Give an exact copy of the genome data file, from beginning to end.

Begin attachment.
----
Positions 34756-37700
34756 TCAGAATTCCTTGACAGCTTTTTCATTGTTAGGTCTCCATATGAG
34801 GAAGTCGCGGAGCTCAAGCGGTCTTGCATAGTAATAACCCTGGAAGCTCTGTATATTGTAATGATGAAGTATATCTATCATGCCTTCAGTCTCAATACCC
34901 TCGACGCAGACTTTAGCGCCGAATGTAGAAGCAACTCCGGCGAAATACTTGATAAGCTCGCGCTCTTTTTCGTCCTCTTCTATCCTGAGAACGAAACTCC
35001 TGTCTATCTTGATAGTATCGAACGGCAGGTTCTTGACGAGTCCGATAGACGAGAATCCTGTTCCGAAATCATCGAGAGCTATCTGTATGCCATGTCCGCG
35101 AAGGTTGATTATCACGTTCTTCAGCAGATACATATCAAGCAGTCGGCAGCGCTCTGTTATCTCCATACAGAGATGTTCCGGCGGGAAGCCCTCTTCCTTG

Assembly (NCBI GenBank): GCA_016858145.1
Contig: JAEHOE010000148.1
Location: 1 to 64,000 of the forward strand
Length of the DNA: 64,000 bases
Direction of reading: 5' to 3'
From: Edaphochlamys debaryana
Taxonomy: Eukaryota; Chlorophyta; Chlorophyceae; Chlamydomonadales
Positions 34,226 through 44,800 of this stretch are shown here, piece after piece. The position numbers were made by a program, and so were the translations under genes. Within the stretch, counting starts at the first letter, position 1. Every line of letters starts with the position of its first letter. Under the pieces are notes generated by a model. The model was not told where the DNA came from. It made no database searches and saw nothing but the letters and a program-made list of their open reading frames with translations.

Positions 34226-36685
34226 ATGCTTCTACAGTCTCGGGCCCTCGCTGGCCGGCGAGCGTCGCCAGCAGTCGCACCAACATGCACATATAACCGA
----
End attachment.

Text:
Positions 34756-37700
34756 TCAGAATTCCTTGACAGCTTTTTCATTGTTAGGTCTCCATATGAG
34801 GAAGTCGCGGAGCTCAAGCGGTCTTGCATAGTAATAACCCTGGAAGCTCTGTATATTGTAATGATGAAGTATATCTATCATGCCTTCAGTCTCAATACCC
34901 TCGACGCAGACTTTAGCGCCGAATGTAGAAGCAACTCCGGCGAAATACTTGATAAGCTCGCGCTCTTTTTCGTCCTCTTCTATCCTGAGAACGAAACTCC
35001 TGTCTATCTTGATAGTATCGAACGGCAGGTTCTTGACGAGTCCGATAGACGAGAATCCTGTTCCGAAATCATCGAGAGCTATCTGTATGCCATGTCCGCG
35101 AAGGTTGATTATCACGTTCTTCAGCAGATACATATCAAGCAGTCGGCAGCGCTCTGTTATCTCCATACAGAGATGTTCCGGCGGGAAGCCCTCTTCCTTG

Assembly (NCBI GenBank): GCA_016858145.1
Contig: JAEHOE010000148.1
Location: 1 to 64,000 of the forward strand
Length of the DNA: 64,000 bases
Direction of reading: 5' to 3'
From: Edaphochlamys debaryana
Taxonomy: Eukaryota; Chlorophyta; Chlorophyceae; Chlamydomonadales
Positions 34,226 through 44,800 of this stretch are shown here, piece after piece. The position numbers were made by a program, and so were the translations under genes. Within the stretch, counting starts at the first letter, position 1. Every line of letters starts with the position of its first letter. Under the pieces are notes generated by a model. The model was not told where the DNA came from. It made no database searches and saw nothing but the letters and a program-made list of their open reading frames with translations.

Positions 34226-36685
34226 ATGCTTCTACAGTCTCGGGCCCTCGCTGGCCGGCGAGCGTCGCCAGCAGTCGCACCAACATGCACATATAACCGA